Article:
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Colorado cool stuff: Gorilla suits, skincare, Loyaltees and hot sauce

"My Mom got us started on hot sauce when we were little," John Comeau says. "She always had a bottle in the fridge." Now he and his sister/business partner Michael Ann Comeau are making hot sauce for a living, and business is booming. Their Horsetooth Hot Sauce, launched in 2008, now makes six sauces, two Bloody Mary mixes and two barbecue sauces, as well as small batches of stuff like bacon-flavored hot sauce and sauce spiced with jolokia, or ghost, peppers, the hottest peppers in the world.
"We grew them ourselves," John says. "They're supposedly 16 times hotter than a habanero, but it had a really great flavor, really fresh." $4.99 to $7.50 a bottle retail.

Made by Horsetooth Hot Sauce LLC, Fort Collins, (970) 217-5754, www.horsetoothhotsauce.com . Also available at Whole Foods and Sprouts stores in Colorado.


Andrea Burns turned a business-school project into a business with her husband Todd Culter. They approached "legendary hotspots and holes-in-the-wall" around Colorado and asked if they could design a T-shirt based on the establishment, and then sell them and return a share of the sales.
"Each gets a percentage back and the shirts are free marketing," Burns says. "We've only heard a couple of no's." Launching earlier this year, the nine-shirt LoyalTee line includes wearable tributes to such local landmarks as Johnson's Corner, Rocky Flats Lounge and Stella's Coffeehaus, as well as top seller Mile High Stadium. Says Culter: "It's grown into a passion - it's addictive." $23 retail.

Made by LoyalTee LLC Denver, www.loyalteeshirts.com


Sharon Gnatt Epel's son Aaron was blistered by polluted water in 2005, and clinical essential oil therapy helped mend his skin. Inspired, Epel jumped into the field and developed her own La Ishá line of skin-care products after moving to Colorado in 2007.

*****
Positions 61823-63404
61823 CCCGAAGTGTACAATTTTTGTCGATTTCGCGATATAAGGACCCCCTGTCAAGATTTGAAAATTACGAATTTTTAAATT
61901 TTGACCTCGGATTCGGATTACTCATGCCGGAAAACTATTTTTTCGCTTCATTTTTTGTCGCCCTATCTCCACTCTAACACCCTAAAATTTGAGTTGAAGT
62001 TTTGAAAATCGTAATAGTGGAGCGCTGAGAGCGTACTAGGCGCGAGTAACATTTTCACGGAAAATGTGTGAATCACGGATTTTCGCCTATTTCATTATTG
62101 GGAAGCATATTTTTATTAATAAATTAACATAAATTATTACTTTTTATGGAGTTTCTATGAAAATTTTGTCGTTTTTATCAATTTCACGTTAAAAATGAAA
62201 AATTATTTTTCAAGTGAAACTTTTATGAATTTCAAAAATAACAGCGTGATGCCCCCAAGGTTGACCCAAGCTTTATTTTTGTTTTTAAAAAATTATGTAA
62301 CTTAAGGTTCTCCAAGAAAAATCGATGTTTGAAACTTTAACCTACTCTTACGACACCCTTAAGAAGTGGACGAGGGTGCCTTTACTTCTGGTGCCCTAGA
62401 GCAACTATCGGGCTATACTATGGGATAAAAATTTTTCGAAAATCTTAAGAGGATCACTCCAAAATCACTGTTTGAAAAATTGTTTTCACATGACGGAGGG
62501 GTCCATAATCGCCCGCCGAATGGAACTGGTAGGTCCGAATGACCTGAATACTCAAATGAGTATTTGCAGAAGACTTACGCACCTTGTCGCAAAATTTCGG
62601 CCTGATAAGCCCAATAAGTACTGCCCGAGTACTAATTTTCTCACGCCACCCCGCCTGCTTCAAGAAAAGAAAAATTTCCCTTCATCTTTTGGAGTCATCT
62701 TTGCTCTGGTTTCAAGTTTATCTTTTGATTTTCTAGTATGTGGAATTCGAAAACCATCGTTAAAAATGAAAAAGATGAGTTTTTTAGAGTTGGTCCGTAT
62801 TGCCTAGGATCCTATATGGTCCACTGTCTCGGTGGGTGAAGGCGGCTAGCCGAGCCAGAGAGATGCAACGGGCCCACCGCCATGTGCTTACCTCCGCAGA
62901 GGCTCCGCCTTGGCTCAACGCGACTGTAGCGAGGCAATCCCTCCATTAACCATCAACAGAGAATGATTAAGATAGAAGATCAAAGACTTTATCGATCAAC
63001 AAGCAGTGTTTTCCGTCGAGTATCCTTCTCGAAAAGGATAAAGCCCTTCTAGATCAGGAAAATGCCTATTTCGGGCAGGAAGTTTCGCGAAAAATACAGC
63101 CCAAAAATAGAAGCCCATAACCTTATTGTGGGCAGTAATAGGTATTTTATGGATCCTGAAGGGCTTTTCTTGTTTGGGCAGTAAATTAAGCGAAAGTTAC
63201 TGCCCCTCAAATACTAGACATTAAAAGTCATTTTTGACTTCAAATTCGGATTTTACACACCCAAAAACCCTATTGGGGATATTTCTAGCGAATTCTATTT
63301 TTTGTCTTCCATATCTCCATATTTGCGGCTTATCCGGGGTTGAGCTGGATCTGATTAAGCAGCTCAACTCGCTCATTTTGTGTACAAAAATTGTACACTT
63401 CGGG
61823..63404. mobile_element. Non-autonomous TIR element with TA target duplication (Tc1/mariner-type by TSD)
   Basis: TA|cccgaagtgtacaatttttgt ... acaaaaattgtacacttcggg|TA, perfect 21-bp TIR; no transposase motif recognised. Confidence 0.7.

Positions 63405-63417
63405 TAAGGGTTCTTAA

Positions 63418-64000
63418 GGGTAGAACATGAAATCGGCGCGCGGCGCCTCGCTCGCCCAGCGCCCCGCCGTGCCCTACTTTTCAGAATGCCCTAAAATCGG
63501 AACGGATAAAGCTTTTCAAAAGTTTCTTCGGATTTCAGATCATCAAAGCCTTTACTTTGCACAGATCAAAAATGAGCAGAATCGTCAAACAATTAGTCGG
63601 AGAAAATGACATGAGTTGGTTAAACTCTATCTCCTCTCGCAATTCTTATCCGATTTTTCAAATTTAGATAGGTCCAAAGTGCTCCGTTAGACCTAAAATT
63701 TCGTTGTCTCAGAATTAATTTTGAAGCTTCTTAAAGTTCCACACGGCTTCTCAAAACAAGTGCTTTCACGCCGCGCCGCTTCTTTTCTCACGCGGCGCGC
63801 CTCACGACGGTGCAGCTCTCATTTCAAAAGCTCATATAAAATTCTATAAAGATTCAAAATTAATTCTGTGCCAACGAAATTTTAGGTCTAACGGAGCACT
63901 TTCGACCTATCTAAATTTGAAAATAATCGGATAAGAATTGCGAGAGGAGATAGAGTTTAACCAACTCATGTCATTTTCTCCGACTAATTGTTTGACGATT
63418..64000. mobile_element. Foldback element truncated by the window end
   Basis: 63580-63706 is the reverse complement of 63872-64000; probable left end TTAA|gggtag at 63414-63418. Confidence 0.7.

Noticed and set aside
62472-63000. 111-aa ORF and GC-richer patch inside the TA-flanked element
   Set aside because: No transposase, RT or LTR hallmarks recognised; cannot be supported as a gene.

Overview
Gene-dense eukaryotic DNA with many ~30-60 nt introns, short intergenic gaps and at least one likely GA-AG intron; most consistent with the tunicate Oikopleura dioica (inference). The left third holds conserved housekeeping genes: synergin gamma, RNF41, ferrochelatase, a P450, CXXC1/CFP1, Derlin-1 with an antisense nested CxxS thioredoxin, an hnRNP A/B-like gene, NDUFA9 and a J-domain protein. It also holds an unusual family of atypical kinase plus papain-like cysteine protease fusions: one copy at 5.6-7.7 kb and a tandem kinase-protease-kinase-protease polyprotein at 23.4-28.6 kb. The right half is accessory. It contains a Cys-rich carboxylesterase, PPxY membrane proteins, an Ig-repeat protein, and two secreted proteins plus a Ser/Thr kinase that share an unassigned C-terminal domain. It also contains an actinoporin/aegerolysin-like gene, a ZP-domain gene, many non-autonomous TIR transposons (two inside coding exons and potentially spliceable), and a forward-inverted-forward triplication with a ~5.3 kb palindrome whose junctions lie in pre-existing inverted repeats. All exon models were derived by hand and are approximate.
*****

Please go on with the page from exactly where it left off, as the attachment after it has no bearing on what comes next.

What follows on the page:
"I felt like I had died and gone to skin hell," she said. Her line includes Breast S.O.S., one of the only skin-care products embraced by the breast cancer survivor community, and several products aimed at anti-aging, sun damage, and other common skin maladies for women. $35 to $110 retail.

Made by La Ishá (an S-Corp), Greenwood Village, (303) 601-7284, www.la-isha.com . Also available at alternative medicine stores and practitioners in Colorado.


Frank Coffman has been making rubber masks out of his Boulder shop for 30 years, but only a few years ago did he discover that the market for quality gorilla suits was woefully under-served.
"I didn't realize the potential," says Coffman, who says gorilla suits are his primary focus and that "99.9 percent" of his sales are direct off the Internet. Coffman custom tailors and double-stitches each suit himself based on the buyer's height, weight and chest and waist measurements. They include masks, full bodysuits, chest plates, hands and feet.
"People don't want a crummy, loose-fitting gorilla suit," he says. "My suits fit good. And they look good. It's not Hollywood realism, but it's pretty good." Coffman also makes custom Bigfoot suits. His customers include Subaru North America, Leave No Trace, and "Jimmy Kimmel Live!" Gorilla suit: $265 retail. Bigfoot suit: $295 retail.

Made by Frank Coffman, Boulder, www.undeadmonsters.com
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Eric Peterson

Denver-based writer Eric Peterson is the author of Frommer's Colorado, Frommer's Montana & Wyoming, Frommer's Yellowstone & Grand Teton National Parks and the Ramble series of guidebooks, featuring first-person travelogues covering everything from atomic landmarks in New Mexico to celebrity gone wrong in Hollywood. Peterson has also recently written about backpacking in Yosemite, cross-country skiing in Yellowstone and downhill skiing in Colorado for such publications as Denver's Westword and The New York Daily News. He can be reached at Eptcb126@msn.com

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